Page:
You can move multiple disks from different computers to a computer by installing the disks, opening Disk Management, right-clicking any of the new disks, and then clicking Import Foreign Disks. When importing multiple disks from different computers, always import all of the disks from one computer at a time. For example, if you want to move disks from two computers, import disks from the first computer and then import disks from the second computer.

Disk Management describes the condition of the volumes on the disks before they are imported. Review this information carefully. If there are any problems, this will tell you what will happen to each volume on these disks once the disks have been imported.

If you move a GUID partition table disk containing the Windows operating system to an x86-based or x64-based computer, you can access the data, but you cannot boot from that operating system.
My System SpecsSystem Spec
26 Nov 2009   #6

Windows 7 Home Premium x64

@ Dwarf: Great, I feel more comfortable partitioning from the setup disk rather than booting up to Win.

@whest: No, I removed the old Maxtor HDD from the PC, installed the new one and then boot up the setup disk and installed Win7. I was curious if Win will be confused to see two C: partitions and two D: partitions after booting up with both HDDs in the PC without first deleting the contents of the old HDD. Also, thanks for the article about drives-too bad I didn't have something like that when I switched HDDs, 'cause I didn't have access to the internet at that time (long story :P)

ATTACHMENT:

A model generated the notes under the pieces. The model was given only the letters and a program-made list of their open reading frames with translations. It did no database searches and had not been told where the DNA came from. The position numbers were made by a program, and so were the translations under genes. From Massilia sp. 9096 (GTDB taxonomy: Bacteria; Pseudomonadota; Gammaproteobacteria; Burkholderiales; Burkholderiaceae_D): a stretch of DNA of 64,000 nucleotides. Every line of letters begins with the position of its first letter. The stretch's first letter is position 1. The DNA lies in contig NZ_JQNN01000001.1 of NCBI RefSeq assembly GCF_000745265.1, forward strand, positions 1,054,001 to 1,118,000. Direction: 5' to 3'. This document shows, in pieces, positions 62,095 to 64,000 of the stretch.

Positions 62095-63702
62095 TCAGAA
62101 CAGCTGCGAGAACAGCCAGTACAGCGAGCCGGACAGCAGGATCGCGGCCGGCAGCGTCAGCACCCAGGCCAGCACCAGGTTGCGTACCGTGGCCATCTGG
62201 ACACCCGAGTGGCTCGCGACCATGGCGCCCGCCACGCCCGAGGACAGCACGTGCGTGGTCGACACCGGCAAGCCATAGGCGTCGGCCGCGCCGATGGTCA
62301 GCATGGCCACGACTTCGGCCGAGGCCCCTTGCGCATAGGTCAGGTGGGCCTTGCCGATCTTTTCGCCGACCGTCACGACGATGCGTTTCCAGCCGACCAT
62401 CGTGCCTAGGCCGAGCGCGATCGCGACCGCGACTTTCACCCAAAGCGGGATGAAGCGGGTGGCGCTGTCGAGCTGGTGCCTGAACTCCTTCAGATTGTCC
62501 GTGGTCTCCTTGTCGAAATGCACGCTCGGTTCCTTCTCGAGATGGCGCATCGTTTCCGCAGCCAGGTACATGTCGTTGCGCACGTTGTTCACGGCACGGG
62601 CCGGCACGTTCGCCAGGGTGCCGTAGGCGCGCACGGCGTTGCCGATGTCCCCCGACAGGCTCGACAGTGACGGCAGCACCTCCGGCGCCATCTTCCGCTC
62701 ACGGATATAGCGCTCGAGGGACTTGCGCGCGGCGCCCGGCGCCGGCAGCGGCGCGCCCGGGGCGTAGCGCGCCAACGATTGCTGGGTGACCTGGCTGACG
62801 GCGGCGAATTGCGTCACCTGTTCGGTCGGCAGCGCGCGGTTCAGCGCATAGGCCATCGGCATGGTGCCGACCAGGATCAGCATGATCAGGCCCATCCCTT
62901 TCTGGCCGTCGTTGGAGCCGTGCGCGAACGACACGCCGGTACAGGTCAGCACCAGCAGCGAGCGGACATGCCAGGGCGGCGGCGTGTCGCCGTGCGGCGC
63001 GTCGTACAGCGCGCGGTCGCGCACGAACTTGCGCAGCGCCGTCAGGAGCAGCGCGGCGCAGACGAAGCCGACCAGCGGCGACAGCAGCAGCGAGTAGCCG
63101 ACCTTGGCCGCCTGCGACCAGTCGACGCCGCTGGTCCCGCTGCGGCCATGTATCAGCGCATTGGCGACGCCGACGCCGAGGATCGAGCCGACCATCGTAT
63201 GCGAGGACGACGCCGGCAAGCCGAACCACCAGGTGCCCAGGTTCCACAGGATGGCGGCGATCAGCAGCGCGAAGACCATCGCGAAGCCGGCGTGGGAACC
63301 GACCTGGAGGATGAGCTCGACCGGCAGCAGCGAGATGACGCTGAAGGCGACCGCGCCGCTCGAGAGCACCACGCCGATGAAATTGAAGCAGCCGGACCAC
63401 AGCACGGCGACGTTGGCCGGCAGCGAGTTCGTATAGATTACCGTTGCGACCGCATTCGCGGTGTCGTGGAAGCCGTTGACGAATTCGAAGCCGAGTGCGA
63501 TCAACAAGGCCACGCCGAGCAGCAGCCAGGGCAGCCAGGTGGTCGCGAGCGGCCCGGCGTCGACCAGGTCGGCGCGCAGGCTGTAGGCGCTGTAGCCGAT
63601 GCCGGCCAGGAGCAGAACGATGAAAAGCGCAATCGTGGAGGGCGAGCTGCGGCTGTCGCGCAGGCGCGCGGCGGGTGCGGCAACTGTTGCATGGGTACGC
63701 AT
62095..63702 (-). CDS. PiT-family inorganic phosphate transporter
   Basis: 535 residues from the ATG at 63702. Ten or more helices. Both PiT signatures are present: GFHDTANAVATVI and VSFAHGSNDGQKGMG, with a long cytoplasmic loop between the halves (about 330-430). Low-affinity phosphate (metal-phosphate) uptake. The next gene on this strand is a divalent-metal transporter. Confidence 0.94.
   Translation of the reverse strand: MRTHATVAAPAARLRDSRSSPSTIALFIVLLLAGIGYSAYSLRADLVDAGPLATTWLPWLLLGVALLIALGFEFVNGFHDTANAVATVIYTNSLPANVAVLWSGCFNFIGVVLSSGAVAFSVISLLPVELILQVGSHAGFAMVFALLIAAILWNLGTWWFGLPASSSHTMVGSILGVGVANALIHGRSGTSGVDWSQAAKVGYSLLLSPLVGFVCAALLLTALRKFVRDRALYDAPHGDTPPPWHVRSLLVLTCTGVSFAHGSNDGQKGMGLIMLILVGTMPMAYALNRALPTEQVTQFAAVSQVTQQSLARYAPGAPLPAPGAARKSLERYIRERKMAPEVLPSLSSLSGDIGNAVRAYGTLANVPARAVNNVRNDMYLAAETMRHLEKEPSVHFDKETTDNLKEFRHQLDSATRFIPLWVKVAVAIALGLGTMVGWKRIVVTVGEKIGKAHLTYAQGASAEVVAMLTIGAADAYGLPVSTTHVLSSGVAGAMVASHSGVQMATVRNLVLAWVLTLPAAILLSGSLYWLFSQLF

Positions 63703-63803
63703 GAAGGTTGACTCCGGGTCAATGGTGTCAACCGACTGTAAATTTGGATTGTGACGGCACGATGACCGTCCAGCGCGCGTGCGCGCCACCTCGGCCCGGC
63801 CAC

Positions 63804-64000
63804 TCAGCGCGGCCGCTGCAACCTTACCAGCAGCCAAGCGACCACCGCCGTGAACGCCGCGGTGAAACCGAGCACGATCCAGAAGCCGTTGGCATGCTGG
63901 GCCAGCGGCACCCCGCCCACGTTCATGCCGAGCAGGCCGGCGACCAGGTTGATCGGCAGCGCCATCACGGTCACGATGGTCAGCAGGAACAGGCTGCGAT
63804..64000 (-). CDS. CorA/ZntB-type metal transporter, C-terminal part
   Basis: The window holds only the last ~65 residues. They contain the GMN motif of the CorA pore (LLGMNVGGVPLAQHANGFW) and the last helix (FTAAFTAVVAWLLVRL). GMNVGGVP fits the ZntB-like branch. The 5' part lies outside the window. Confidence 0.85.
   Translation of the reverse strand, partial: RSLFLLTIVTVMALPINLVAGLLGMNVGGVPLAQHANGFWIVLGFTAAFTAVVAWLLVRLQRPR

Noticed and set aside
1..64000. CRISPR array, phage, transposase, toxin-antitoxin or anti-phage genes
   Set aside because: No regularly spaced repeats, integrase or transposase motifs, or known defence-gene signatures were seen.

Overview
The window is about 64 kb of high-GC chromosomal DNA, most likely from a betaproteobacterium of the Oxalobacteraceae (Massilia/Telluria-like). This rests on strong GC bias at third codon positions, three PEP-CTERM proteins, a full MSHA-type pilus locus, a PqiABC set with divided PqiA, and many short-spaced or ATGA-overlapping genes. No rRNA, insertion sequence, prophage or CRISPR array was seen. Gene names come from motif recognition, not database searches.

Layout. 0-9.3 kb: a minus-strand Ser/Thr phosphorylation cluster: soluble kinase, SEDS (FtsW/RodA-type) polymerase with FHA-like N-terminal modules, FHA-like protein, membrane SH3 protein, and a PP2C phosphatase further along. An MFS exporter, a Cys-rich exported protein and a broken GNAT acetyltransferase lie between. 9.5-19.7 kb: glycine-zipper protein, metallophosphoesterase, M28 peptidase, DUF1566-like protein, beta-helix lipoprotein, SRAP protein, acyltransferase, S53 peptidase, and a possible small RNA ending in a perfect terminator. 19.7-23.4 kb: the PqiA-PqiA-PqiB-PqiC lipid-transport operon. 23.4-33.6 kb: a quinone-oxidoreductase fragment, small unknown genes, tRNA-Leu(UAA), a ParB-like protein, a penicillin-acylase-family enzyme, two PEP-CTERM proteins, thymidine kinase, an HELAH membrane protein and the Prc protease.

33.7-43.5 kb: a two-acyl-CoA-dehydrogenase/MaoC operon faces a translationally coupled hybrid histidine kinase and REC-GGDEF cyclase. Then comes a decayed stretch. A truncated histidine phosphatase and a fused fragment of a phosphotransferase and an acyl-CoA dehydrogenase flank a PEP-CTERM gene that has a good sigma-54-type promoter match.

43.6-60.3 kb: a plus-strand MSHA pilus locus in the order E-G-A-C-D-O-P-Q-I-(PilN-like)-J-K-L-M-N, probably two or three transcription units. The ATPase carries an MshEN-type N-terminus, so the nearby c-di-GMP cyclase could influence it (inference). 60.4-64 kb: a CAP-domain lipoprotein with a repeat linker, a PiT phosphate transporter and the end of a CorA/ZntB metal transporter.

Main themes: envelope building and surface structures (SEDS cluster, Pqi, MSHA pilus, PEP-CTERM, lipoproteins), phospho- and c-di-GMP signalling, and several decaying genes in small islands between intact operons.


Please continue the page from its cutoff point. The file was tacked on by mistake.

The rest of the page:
And what about power supplied? Is it enough to support another HDD?

EDIT: Actually, would it just be easier if I bought an external drive case and put the old HDD in there, then just connect it to the PC through USB when neccesary? Haven't thought of this before :P
If so, can I install, for example, WinXP on it and use it?
My System SpecsSystem Spec
26 Nov 2009   #7

Win7 ultimate

First download your motherboard manual at:

The thing to do is to boot from the new disk, with the old one attached. Just make sure in the bios/cmos setup that the machine knows to boot from the new hard disk. If you do this, it won't even know that win7 is still on the old disk.

Once in windows, click on My Computer and you will see the old disk listed AFTER the new disk and you'll see that the new disk has a C and D drive and that for the old disk, the old C and D drives have new names, like E and F. You can then go to start > run > compmgmt.msc (press enter) > disk management and do whatever you want to your old disk, such as format it or delete partitions, whatever.

It is all dependant on making sure that your computer is set to boot from the new disk. Press the delete key during startup to enter bios (page 34 of link) , then once in bios select "advanced features" (page 35), then set your boot order (page 46)
My System SpecsSystem Spec
26 Nov 2009   #8

XP, Vista, W7 64bit Home Premium